Potential Tropical System Along Atlantic Coast Could Impact Holiday Plans

By Brian K. Sullivan | July 1, 2014

Forecasters are watching a potential tropical system that may skirt the U.S. East Coast this week, brushing past major Northeastern cities in time for the Fourth of July holiday.

The collection of thunderstorms now about 140 miles east- northeast of Melbourne, Florida, has an 80 percent chance of becoming tropical depression or storm within five days, said the U.S. National Hurricane Center in Miami.

The storm’s East Coast impact for the holiday will depend on the timing of a cold front that’s expected to sweep into the area later this week, said Rob Carolan, owner of Hometown Forecast Services Inc. in Nashua, New Hampshire.

“If you are in New York City, you should be fine, but if you are in southern New England, it could ruin your Friday,” Carolan said.

Across the U.S., June is ending with incidents of severe weather. Along the Mississippi River in Minnesota, Iowa and Illinois, waters have risen to major flood stage and more rain is on the way.

The Mississippi River gauge at Burlington, Iowa, is at 18.75 feet (5.7 meters), almost a foot above major flood stage, and the water is expected to reach 19.5 feet by next week, according to the National Weather Service in Davenport, Iowa.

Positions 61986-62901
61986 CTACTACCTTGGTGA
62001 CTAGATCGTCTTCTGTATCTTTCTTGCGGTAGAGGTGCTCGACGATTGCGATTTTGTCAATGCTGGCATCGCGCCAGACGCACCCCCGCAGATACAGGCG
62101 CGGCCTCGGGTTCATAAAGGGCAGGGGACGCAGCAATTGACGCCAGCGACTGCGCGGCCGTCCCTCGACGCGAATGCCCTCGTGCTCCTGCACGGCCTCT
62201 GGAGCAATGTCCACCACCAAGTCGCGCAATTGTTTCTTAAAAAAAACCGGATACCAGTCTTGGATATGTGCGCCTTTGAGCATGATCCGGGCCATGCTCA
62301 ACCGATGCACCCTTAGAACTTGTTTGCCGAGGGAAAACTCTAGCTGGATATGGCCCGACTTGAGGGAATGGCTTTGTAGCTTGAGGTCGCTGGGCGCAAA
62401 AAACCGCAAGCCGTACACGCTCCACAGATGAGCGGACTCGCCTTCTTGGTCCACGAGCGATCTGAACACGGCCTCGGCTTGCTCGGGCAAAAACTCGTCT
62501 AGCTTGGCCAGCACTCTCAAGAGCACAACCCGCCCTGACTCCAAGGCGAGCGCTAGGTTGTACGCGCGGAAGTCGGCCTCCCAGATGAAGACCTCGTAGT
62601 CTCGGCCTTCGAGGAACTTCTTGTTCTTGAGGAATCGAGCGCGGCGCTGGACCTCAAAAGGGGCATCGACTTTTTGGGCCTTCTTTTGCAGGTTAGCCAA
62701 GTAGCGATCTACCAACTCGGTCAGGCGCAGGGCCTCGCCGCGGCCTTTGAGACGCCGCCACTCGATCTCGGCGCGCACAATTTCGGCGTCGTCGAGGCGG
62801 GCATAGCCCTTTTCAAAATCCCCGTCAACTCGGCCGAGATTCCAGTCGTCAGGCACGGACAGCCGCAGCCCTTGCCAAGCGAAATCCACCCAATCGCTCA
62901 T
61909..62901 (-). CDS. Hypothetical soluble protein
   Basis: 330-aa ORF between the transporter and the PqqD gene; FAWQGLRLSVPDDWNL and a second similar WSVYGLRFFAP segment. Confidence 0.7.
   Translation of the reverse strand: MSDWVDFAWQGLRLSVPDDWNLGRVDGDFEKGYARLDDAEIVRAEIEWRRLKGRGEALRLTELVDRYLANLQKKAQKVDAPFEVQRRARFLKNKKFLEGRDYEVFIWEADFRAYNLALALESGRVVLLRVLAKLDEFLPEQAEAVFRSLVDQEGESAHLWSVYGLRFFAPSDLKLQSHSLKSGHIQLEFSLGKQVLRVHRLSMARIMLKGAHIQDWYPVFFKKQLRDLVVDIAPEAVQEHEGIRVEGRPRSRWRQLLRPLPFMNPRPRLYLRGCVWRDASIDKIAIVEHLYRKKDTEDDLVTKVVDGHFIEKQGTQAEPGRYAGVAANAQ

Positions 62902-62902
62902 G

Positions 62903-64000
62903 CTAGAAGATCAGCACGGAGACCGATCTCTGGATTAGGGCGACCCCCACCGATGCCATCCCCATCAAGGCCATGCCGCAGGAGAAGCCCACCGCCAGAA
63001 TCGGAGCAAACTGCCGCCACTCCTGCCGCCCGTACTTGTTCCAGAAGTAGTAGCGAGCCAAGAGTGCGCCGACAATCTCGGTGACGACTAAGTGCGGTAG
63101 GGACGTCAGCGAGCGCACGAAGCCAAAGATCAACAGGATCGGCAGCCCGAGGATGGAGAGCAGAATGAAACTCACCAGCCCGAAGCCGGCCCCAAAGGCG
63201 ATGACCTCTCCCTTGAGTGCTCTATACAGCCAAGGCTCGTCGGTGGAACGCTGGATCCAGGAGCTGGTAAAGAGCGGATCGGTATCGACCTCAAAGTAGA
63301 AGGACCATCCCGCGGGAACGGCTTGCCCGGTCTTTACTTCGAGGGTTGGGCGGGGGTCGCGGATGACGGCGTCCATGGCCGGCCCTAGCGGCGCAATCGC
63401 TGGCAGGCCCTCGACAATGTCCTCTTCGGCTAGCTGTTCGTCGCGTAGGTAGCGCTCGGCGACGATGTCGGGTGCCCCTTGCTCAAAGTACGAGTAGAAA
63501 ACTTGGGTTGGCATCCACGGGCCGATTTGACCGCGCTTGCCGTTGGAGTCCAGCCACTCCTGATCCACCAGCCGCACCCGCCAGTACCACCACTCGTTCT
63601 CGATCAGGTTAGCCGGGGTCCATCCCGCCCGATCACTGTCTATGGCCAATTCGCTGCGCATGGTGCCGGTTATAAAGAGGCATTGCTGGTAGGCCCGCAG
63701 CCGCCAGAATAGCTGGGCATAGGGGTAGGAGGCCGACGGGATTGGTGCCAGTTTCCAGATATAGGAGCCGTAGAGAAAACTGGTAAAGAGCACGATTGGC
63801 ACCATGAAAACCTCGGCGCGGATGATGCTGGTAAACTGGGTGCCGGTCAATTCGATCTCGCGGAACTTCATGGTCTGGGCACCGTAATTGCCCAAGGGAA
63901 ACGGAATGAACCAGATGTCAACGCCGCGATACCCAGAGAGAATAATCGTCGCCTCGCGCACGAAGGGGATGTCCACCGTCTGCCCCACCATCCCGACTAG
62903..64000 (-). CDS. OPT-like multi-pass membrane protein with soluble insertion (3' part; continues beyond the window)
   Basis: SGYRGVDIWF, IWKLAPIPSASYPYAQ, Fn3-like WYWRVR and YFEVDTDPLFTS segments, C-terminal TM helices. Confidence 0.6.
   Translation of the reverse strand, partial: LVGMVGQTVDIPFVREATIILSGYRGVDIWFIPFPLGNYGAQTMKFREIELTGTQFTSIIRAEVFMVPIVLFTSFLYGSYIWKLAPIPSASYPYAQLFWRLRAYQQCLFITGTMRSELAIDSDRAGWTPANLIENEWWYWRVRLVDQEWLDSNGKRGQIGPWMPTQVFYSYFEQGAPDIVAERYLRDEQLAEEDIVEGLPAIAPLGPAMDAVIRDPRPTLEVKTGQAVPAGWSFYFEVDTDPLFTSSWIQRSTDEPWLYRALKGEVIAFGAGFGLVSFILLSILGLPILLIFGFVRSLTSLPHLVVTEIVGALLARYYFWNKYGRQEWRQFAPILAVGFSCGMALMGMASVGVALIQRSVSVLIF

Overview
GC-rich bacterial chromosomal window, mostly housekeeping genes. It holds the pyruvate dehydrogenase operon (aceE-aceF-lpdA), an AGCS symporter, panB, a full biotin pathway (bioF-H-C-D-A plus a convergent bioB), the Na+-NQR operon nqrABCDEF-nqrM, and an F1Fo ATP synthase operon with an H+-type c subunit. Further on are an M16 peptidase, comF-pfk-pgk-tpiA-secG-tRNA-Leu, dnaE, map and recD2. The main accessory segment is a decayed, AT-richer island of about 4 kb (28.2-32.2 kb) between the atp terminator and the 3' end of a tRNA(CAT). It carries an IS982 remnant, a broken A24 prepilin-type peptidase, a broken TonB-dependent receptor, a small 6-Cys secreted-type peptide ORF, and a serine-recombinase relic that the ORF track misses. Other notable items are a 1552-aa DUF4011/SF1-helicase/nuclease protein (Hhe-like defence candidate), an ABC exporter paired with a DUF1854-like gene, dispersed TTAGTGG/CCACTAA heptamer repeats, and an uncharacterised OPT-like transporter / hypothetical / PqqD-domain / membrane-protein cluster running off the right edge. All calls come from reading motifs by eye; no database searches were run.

Carolan said the area is expected to get more rain today and there is a chance of severe thunderstorms that can bring hail, high wind and tornadoes.

Midwest Storms

The U.S. Storm Prediction Center said there is a moderate chance severe storms will develop today across Iowa, Missouri and Illinois, an area home to about 6.4 million people.

In the Pacific, the National Hurricane Center is also tracking Tropical Storm Douglas, which isn’t a threat to land, and a potential storm off the coast of Mexico.

The system in the Atlantic may bring rain to North Carolina by the middle of the week.

While Atlantic sea surface temperatures are higher than normal below South Carolina, they are lower than normal in the waters around the Northeast, Carolan said. Tropical systems need warm water to strengthen and organize.

Carolan said the system will probably block a New England cold front from moving out to sea, which will mean rain for Massachusetts, parts of Connecticut and Rhode Island.

In addition, the storm may cause heavy surf and rip currents to form along the beaches of Long Island, Rhode Island and Cape Cod in Massachusetts, he said.

“The Fourth being a big beach weekend, there could be some issues with rip currents,” Carolan said.

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